Home' Trinidad and Tobago Guardian : May 6th 2017 Contents A24 body & soul
guardian.co.tt Saturday, May 6, 2017
You're never too old to learn
One day, our brains will not
work the way they used to, we
won't be as "sharp" as we once
were, we won't be able to remem-
ber things as easily.
This is what's been ingrained in
us. We're even led to believe that we
can't learn new skills or take in cer-
tain information such as language,
past a certain age.
But a new theory holds that it
doesn't have to be that way. In
fact, as adults, if we continue to
learn the way we did as children,
UCR psychology professor Rachel
Wu asserts, we can redefine what it
means to be an "aging" adult.
Wu has published A Novel The-
oretical Life Course Framework for
Triggering Cognitive Development
Across the Lifespan, in the journal
Human Development. In the paper,
she redefines healthy cognitive aging
as a result of learning strategies and
habits that are developed through-
out our life. These habits can either
encourage or discourage cognitive
"We argue that across your
lifespan, you go from broad learning
---learning many skills as an infant or
child, to specialised learning---be-
coming an expert in a specific area
when you begin working, and that
leads to cognitive decline initially
in some unfamiliar situations, and
eventually in both familiar and un-
familiar situations," Wu said.
In the paper, Wu argues that if we
reimagine cognitive aging as a devel-
opmental outcome, it opens the door
for new tactics that could dramat-
ically improve the cognitive health
and quality of life for aging adults.
In particular, if adults embrace the
same "broad learning experiences"
(characterised by six factors below)
that promote children's growth and
development, they may see an in-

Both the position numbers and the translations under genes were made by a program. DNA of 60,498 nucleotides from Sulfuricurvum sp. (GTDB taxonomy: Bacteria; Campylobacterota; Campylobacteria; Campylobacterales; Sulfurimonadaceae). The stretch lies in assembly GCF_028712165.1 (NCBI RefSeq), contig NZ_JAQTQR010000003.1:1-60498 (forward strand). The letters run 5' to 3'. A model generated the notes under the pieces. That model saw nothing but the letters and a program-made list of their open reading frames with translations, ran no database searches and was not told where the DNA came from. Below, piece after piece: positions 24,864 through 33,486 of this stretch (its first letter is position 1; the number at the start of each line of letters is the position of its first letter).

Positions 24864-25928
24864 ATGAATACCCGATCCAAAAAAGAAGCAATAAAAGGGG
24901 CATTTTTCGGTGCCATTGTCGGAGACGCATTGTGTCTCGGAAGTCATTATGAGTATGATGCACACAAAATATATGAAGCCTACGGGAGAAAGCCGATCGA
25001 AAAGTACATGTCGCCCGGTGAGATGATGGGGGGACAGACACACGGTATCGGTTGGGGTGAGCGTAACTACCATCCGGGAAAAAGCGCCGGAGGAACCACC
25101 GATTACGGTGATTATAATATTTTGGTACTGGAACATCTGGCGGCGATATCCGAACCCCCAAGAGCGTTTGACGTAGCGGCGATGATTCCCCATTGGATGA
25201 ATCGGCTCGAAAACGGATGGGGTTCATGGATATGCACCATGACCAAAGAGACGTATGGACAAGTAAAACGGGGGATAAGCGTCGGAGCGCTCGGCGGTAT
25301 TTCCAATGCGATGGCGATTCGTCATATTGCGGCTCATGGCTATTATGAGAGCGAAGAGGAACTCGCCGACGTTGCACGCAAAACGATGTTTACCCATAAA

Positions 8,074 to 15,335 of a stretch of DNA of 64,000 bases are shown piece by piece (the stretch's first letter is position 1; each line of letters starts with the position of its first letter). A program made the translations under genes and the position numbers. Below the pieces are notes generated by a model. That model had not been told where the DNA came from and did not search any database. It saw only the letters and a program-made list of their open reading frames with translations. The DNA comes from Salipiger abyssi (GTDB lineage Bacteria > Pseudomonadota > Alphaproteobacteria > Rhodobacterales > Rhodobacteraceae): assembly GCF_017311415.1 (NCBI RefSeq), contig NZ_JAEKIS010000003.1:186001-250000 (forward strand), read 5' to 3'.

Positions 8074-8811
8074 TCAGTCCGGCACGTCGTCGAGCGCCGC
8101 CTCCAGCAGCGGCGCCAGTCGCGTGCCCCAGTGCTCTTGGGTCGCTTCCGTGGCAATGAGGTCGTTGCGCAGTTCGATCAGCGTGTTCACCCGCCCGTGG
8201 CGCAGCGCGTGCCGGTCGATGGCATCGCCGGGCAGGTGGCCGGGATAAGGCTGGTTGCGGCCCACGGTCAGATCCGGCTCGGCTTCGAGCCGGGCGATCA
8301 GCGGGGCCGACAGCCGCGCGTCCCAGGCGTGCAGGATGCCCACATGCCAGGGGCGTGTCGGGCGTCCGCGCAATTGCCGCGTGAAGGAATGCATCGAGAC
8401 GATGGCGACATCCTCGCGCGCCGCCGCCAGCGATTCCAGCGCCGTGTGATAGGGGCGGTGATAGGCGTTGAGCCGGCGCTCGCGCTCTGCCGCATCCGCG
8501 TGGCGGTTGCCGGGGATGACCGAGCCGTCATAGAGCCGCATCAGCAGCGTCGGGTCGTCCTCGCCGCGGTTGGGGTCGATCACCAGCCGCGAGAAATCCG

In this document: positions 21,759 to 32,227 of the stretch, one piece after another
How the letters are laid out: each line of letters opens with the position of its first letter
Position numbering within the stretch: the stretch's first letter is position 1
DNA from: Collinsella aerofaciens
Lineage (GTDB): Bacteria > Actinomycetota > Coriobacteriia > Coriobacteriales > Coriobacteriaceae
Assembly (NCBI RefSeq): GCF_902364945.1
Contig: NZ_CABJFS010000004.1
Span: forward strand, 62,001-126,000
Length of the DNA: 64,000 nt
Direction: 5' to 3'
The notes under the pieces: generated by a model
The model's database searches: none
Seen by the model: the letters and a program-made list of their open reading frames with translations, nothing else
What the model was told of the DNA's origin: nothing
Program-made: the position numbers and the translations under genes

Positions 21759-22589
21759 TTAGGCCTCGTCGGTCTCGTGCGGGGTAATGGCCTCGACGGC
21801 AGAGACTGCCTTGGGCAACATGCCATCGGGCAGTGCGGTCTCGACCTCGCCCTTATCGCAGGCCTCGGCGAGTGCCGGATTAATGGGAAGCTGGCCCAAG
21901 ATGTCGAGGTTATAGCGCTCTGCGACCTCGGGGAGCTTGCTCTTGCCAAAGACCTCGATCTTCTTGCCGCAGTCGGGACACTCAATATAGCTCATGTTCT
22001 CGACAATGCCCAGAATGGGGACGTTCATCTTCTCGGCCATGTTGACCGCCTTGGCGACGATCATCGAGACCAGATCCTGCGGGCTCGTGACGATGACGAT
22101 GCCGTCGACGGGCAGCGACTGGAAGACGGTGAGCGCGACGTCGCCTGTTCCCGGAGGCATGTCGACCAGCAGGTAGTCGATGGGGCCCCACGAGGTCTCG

crease in their cognitive health, and
not the natural decline that we all
Wu and her collaborators define
"broad learning," as encompassing
these six factors:
1. Open-minded, input-driven
learning---learning new patterns,
new skills, exploring outside of one's
2. Individualised scaffolding
(consistent access to teachers and
mentors who guide learning).
3. Growth mindset (belief that
abilities are developed with effort).
4. Forgiving environment (allowed
to make mistakes and even fail).
5. Serious commitment to learn-
ing (learn to master essential skills,
persevere despite setbacks).
6. Learning multiple skills simul-
The researchers explain that
intellectual engagement declines
from infancy to aging adulthood as
we move from "broad learning" to
"specialisation." They argue that,
during infancy and childhood, en-
gaging in these six factors actually
increases basic cognitive abilities
and they predict that the same is
the case in adulthood.
Wu and the researchers define
"specialised learning" as encom-
passing these factors:
1. Closed-minded knowl-
edge-driven learning (preferring
familiar routines, staying within
our comfort zones).
2. No scaffolding (no access to
experts or teachers).
3. Unforgiving environment (high
consequences for mistakes or failing,
such as getting fired).
4. Fixed mindset (belief that abil-
ities are inborn talent, as opposed to
developed with effort).
5. Little commitment to learning.
6. Learning one (if any) skill at a
"When you look across the
lifespan from infancy, it seems likely
that the decline of broad learning